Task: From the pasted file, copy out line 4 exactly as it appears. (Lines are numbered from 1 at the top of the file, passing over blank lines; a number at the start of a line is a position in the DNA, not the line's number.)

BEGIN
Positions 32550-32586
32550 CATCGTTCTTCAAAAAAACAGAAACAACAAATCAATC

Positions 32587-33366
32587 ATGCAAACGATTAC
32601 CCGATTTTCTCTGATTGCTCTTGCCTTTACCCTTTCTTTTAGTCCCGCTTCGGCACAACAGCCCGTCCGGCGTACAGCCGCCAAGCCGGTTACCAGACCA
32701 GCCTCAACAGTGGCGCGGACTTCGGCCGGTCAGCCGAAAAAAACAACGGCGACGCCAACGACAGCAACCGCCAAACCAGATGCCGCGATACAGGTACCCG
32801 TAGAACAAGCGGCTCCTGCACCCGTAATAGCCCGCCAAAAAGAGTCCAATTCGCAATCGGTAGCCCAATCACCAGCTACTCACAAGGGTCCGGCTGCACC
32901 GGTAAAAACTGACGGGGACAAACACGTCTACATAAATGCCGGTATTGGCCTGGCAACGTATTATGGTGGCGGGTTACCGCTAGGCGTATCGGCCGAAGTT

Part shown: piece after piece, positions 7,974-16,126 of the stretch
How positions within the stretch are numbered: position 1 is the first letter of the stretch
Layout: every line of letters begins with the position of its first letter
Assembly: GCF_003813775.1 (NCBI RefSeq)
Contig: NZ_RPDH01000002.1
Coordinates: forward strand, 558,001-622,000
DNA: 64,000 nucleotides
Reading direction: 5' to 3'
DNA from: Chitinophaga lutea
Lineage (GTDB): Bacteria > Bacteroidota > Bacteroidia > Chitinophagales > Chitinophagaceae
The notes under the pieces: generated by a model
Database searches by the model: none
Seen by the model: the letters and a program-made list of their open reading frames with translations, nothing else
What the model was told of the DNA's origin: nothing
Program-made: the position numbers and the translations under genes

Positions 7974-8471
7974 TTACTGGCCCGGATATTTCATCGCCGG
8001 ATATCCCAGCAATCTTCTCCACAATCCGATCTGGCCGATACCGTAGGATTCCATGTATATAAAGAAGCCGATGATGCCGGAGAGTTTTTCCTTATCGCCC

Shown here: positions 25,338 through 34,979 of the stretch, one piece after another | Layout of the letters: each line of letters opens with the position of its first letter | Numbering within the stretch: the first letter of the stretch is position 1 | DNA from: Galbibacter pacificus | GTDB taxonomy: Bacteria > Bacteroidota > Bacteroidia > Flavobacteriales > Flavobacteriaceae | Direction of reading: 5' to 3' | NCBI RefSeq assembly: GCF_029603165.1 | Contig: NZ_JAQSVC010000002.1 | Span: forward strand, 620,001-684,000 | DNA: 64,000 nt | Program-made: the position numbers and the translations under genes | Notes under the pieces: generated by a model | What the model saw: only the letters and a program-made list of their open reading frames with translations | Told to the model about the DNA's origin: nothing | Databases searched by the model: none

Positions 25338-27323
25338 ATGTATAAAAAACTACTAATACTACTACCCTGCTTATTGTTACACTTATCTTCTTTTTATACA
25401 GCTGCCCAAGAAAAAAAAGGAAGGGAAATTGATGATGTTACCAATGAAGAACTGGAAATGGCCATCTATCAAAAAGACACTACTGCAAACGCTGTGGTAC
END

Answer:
32587 ATGCAAACGATTAC